N.Y. ‘Same-Gender Marriage’ Bill Still Up In The Air


shelly-silverAs the clock ticked down on the legislative session in New York state Wednesday, a “same-gender marriage” bill hung in the balance, with supporters hoping for a late-night vote and opponents warning Republican leaders of election consequences if it passes.

The legislative session was scheduled to conclude Monday, but the Assembly and the Senate have been meeting past that calendar deadline to pass several significant bills, among them bills on rental property regulations and property taxes. Those issues were on the front-burner in the Assembly and Senate, and it appeared a “same-gender marriage” bill would be voted on in the Senate last, if at all.

Senate Majority Leader Dean Skelos and his Republican caucus members, though, had not agreed on whether they would even bring it to the floor — despite multiple meetings over recent days — and they were receiving enormous pressure from conservatives to adjourn without a vote. The bill needs 32 votes to pass but has only 31 public commitments — 29 from Democrats and two from Republicans.

Skelos emerged from a meeting with Democratic Gov. Andrew Cuomo and Democratic Assembly Speaker Sheldon Silver saying that his “colleagues and [the governor’s] counsel’s office are looking very closely at religious protections” that would be amended to the bill.

“Once we have final legislation we’ll discuss it in conference,” Skelos said.

Many conservatives said the religious protections would be inadequate. The Assembly already passed the bill.

Anything seemed possible: a late-night vote on “same-gender marriage,” a Thursday vote on it, or an adjournment without a vote. The Twitter account of Capital Tonight, a statewide TV political program, sent out a Tweet predicting a “same-gender marriage” vote if it comes to the floor “will likely be in the dead of night” because there is “no threat of live TV coverage” and there is “less chance of angry constituent calls.”

New York is seen as critical in the nationwide cultural debate over marriage’s definition. It would become, by far, the most populous and influential state to redefine marriage.

Leading the pressure on the GOP was Conservative Party chairman Michael Long, who released a statement urging the GOP not to bring the issue to the floor. In New York’s unique political system, the Conservative Party often makes or breaks GOP candidates. A candidate can appear on the ballot twice: under the GOP banner and under the Conservative banner. The candidate’s total is determined by combining the two. The GOP controls the Senate chamber by a slim 32-30 margin.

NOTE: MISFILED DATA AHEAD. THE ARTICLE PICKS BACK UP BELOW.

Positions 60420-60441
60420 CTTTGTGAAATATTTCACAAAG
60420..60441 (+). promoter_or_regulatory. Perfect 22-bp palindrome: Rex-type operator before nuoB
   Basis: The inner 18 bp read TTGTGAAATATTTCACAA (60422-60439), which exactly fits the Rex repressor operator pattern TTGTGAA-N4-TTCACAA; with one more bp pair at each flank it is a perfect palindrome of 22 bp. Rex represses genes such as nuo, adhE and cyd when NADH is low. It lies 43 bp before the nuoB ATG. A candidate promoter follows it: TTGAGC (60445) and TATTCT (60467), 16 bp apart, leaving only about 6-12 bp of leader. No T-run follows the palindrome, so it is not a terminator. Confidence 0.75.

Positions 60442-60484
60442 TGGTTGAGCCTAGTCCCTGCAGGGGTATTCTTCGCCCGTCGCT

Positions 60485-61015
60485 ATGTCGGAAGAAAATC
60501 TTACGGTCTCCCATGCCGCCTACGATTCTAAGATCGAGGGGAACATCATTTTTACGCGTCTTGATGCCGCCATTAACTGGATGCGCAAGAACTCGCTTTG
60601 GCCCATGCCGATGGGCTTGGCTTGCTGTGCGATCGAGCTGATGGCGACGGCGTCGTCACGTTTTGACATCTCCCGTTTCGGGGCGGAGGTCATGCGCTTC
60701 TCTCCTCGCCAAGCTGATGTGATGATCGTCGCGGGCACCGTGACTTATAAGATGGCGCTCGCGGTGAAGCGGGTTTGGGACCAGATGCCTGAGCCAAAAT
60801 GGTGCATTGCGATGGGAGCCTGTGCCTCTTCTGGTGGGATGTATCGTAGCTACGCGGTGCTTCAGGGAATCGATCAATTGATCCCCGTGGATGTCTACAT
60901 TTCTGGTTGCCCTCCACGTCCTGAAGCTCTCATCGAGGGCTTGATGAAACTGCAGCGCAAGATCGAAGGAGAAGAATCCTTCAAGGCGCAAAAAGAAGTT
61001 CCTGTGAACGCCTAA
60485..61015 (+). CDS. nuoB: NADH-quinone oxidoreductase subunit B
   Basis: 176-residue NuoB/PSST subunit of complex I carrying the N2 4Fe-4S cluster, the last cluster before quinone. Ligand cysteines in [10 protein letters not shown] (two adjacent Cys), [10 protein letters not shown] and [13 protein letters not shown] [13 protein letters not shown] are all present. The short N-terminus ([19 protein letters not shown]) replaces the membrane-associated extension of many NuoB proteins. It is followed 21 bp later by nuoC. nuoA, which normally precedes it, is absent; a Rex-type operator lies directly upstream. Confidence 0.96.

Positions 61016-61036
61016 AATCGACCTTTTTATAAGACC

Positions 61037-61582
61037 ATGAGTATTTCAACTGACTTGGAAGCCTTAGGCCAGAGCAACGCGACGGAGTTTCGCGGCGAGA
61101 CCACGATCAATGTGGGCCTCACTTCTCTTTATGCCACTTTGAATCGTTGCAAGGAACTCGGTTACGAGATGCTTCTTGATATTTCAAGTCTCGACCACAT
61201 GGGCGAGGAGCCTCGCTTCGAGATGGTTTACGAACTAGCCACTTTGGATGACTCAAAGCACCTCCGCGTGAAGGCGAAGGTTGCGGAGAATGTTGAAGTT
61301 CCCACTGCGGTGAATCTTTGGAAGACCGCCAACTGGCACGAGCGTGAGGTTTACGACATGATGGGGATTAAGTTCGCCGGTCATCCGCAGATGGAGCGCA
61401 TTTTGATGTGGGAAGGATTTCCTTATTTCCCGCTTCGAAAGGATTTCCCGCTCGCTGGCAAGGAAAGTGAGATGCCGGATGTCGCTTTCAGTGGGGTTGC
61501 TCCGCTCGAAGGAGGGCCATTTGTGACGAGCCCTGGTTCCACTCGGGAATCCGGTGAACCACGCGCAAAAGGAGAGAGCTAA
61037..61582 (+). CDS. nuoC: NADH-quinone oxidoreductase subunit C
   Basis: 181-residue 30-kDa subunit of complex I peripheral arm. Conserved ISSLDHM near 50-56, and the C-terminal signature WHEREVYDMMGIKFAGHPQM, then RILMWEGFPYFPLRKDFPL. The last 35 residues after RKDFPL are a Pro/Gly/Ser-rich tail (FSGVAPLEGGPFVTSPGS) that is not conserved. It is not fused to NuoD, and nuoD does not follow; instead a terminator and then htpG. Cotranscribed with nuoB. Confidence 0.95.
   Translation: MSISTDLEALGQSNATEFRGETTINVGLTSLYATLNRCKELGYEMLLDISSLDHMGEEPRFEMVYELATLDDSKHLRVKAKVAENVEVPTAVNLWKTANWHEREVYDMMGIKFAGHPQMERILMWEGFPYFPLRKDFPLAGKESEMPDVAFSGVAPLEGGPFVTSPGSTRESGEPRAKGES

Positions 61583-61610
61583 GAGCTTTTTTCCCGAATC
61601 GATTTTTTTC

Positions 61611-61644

“If same-gender marriage passes, it is Republicans across the state who will pay the biggest price,” Long co-wrote in an article published at NationalReview.com. Sen. Ruben Diaz, a minister who is the only Democrat to oppose the bill, was the other author. Diaz has led the opposition to the bill.

The issue likely would have been dead weeks ago if not for a good relationship between the Senate GOP and Democratic Gov. Andrew Cuomo, who proposed a budget that Republicans mostly praised. He is pressuring Skelos to hold a vote. Cuomo is viewed as a possible presidential contender for 2016.

“The last time the Republican Party caved on a deeply important social issue — abortion — it destroyed the party’s prospects for years,” Long and Diaz wrote. They questioned why the party would promote a bill that would benefit Cuomo in 2016.

“As Brian Brown, president of [the National Organization for Marriage], quipped: ‘Selling your principles in order to get elected is wrong, selling your principles to help the other guy get elected is just plain dumb,'” Long and Diaz wrote.